A rigorous attribution of the demand side of drought: a case study in the Midwest US. Journal Article uri icon



  • <p>Our goal here is to answer the question, “what drives the demand side of drought?” We achieve this by decomposing atmospheric evaporative demand (Eo) anomalies during periods of drought into contributions from all of its drivers, using the US Midwest as a study region. In drought, anomalies in Eo are driven by anomalies in moisture availability, but Eo reacts quickly and so is a robust drought indicator. Thus, asking to what extent each meteorological driver determines evaporative demand in drought conditions is of value both academically and operationally.</p><p>We define drought as a sustained imbalance between the supply of moisture from the atmosphere to the surface (Precipitation) and the demand in the atmosphere for moisture from the surface, in favor of the demand. The demand arm is atmospheric evaporative demand (Eo; (sometimes referred to as “potential evaporation”); evapotranspiration (ET), the actual return flux to the atmosphere, is determined as the extent to which this demand can be met by the moisture available at the surface.</p><p>In this context, Eo can be thought of as the “thirst of the atmosphere.” It is a function of meteorological and radiative drivers at the surface: specifically temperature, solar radiation, wind speed, and humidity (and to a lesser degree, surface pressure). For Eo we use daily reference ET (ETo) from the Penman-Monteith equation, which provides a fully physical estimate that incorporates the effects of both advective and radiative forcing. We drive ETo by inputs from the North American Land Data Assimilation System phase-2 (NLDAS-2), which are distributed across CONUS at a spatial resolution of 0.125 degrees, and available from 1979 to the present.</p><p>Drought periods are determined using various spatially distributed drought-monitoring tools: specifically, the US Drought Monitor (USDM); the Evaporative Demand Drought Index (EDDI); the Standardized Precipitation Index (SPI); and soil moisture percentiles from the NLDAS-driven Noah land surface model.</p><p>We conduct a first-order analysis of the anomalies in Eo that exist during drought conditions. This technique assumes that the contributions from anomalies in all drivers sum to the anomaly in Eo; each driver’s contribution is the product of the sensitivity of Eo to, and the anomaly in, the driver. As our expression for Eo (i.e., Penman-Monteith ETo) is differentiable, the sensitivity to each driver can be derived explicitly by partial differentiation. Drivers’ anomalies are observed by querying the reanalysis during drought periods and deriving deviations from the drivers’ long-term means for the same periods across the entire reanalysis period.</p><p>Here we present the (i) general methodology for both the development of Eo and its decomposition and (ii) the results of the decomposition of drought-period Eo anomalies into the relative contributions from each driver across the Midwest Drought Early Warning System (DEWS) region.</p>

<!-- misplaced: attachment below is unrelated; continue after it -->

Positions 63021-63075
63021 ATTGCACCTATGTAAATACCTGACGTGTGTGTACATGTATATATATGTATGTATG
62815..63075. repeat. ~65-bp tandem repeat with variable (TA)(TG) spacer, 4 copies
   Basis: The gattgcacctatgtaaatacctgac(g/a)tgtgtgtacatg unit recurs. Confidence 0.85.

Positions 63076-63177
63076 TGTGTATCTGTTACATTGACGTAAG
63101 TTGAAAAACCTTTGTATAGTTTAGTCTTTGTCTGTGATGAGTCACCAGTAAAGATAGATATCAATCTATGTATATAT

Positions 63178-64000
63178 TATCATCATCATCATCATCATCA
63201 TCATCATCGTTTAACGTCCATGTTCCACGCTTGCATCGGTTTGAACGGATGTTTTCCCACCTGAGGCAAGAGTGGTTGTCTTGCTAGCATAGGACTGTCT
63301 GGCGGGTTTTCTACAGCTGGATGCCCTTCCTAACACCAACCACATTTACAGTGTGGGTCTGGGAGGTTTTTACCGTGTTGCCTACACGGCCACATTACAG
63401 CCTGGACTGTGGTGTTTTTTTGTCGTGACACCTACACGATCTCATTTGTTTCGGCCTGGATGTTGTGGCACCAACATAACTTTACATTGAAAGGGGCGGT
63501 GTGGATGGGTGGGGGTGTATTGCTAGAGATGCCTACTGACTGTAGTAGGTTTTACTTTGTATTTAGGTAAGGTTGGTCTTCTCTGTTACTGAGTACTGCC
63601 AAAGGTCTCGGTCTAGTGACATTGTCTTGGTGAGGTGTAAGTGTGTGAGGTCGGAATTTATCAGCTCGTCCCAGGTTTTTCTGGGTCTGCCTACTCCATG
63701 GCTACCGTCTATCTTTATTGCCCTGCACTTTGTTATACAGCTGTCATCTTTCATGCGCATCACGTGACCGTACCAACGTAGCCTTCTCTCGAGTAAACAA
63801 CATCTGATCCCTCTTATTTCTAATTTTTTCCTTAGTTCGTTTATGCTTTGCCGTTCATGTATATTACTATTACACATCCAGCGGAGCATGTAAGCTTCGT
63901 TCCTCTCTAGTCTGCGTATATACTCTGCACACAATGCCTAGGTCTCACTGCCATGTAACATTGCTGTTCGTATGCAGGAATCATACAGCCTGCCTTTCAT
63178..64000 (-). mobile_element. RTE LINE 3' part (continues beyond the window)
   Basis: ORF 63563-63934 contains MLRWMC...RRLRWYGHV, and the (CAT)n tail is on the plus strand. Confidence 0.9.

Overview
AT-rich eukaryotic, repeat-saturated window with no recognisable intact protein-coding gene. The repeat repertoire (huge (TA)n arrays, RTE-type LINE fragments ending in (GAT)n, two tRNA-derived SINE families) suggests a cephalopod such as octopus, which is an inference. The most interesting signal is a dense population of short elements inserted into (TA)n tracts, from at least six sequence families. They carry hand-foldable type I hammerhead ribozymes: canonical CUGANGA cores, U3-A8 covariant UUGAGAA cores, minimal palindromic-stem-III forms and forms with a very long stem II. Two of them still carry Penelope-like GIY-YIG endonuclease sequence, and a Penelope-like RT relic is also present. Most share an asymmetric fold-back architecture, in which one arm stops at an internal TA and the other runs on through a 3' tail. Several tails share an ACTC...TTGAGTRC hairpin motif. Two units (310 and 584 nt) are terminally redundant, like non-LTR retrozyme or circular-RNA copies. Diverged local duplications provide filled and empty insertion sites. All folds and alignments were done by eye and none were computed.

publication date

  • March 28, 2022

has restriction

  • closed

Date in CU Experts

  • April 12, 2022 9:12 AM

Full Author List

  • Hobbins M; Jackson D; Hughes M; Woloszyn M

author count

  • 4

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